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The Catholic Culture Podcast

A weekly podcast hosted by musician and writer Thomas V. Mirus, exploring everything Catholic, with a special focus on arts and culture. Dedicated to the Holy Family. An extension of

Oct 10, 2020

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The debate over Christopher Columbus’s legacy tends to go back and forth from cartoonish demonization to glossing over the man’s real faults. Robert Royal, in his book Columbus and the Crisis of the West, does neither of those things, instead giving a nuanced picture of Columbus’s motives, worldview, faults and achievements.

The book goes beyond Columbus himself, however, examining the overall significance of the encounters between cultures that occurred in the Age of Exploration, how we do history, and how the West idealizes and instrumentalizes native peoples for its own purposes of self-hatred.

Columbus was neither a genocidal maniac nor a saint; while he did not “discover” America, he did discover the world—as much for Native Americans as for Europeans.


[2:42] Reason for a new edition

[7:11] The evolution of Columbus's legacy before recent decades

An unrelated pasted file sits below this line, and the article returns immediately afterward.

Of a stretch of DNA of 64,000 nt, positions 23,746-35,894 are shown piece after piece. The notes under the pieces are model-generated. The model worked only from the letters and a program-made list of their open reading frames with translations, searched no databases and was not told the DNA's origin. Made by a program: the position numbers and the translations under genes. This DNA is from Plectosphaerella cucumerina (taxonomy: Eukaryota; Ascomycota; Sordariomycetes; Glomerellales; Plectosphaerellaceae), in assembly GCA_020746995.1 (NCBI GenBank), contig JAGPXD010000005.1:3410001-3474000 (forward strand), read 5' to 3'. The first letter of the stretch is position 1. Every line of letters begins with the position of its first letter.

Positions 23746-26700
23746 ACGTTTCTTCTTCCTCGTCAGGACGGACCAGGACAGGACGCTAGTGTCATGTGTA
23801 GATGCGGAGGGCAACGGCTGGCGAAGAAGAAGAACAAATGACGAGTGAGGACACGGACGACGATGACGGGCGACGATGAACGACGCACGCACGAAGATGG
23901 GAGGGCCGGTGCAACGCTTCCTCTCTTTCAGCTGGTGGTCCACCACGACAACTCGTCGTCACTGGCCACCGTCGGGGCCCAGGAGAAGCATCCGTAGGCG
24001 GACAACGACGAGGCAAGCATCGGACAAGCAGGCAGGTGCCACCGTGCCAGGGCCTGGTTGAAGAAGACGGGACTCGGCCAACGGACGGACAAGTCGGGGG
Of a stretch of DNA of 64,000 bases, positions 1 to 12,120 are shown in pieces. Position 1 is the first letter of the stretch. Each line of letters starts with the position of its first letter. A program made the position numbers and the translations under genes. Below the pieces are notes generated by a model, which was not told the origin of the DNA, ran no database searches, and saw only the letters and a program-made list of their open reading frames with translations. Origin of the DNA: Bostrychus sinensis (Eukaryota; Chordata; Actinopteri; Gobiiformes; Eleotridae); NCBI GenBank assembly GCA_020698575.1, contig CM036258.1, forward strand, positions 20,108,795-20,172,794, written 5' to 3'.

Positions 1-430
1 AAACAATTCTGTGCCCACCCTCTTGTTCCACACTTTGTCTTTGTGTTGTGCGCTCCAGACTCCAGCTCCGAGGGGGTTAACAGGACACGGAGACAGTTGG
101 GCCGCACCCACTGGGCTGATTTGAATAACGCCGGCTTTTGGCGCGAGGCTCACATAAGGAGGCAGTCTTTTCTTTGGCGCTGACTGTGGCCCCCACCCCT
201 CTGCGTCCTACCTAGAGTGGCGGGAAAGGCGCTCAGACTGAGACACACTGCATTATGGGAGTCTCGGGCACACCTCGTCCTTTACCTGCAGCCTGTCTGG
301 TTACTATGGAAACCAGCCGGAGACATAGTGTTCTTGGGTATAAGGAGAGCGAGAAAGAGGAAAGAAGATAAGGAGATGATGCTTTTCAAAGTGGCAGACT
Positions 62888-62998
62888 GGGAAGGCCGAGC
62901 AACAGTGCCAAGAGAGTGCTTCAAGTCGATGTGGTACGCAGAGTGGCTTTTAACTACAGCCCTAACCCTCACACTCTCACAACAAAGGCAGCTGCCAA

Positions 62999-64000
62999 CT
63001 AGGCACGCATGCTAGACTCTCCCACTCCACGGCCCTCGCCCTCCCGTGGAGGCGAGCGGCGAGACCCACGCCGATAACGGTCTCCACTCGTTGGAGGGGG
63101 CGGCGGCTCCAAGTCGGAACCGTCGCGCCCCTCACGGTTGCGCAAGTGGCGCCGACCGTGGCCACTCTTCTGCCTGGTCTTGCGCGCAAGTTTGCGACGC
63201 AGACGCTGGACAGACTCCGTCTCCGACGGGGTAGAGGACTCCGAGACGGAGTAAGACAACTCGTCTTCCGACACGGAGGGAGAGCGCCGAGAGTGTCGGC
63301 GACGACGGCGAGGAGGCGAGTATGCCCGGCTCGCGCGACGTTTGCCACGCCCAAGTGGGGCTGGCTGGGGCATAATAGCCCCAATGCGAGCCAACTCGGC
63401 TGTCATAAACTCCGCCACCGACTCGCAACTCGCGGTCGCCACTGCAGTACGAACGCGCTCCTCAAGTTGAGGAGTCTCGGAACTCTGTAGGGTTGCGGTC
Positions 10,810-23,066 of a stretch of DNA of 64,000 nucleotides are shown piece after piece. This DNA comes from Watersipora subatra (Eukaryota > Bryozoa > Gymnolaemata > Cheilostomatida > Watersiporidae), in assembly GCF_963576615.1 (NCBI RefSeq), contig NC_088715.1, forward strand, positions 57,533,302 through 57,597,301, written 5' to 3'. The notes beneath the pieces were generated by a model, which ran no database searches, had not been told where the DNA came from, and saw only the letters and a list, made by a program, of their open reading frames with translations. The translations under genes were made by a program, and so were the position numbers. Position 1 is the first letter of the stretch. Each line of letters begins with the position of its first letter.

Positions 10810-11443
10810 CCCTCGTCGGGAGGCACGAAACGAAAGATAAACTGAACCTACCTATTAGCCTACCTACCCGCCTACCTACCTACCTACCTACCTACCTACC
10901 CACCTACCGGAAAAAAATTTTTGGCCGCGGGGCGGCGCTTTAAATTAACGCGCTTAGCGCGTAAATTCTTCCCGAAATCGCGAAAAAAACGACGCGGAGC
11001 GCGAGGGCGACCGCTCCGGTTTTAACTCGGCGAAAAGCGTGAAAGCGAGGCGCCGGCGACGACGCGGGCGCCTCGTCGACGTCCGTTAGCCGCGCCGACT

[13:16] Columbus’s motives: God, glory and gold, and their misrepresentation

[16:25] A breakdown of Columbus' unprecedented achievements

[20:56] Did Columbus discover America?

[25:38] Relations with the natives on Columbus’s first visit to America

[33:26] Did Columbus intend to be a conqueror? His failures as a governor

[41:25] Columbus did not establish the Atlantic slave trade; slavery in every culture

[45:40] No institutional structure by which Columbus could fight abuse of natives

[49:17] Spain’s role in the development of international law and universal human rights

[53:38] How we celebrate complicated historical figures


Columbus and the Crisis of the West

Free Columbus Day seminar with Robert Royal, Christopher Check and Wilfred McClay

The Catholic Thing

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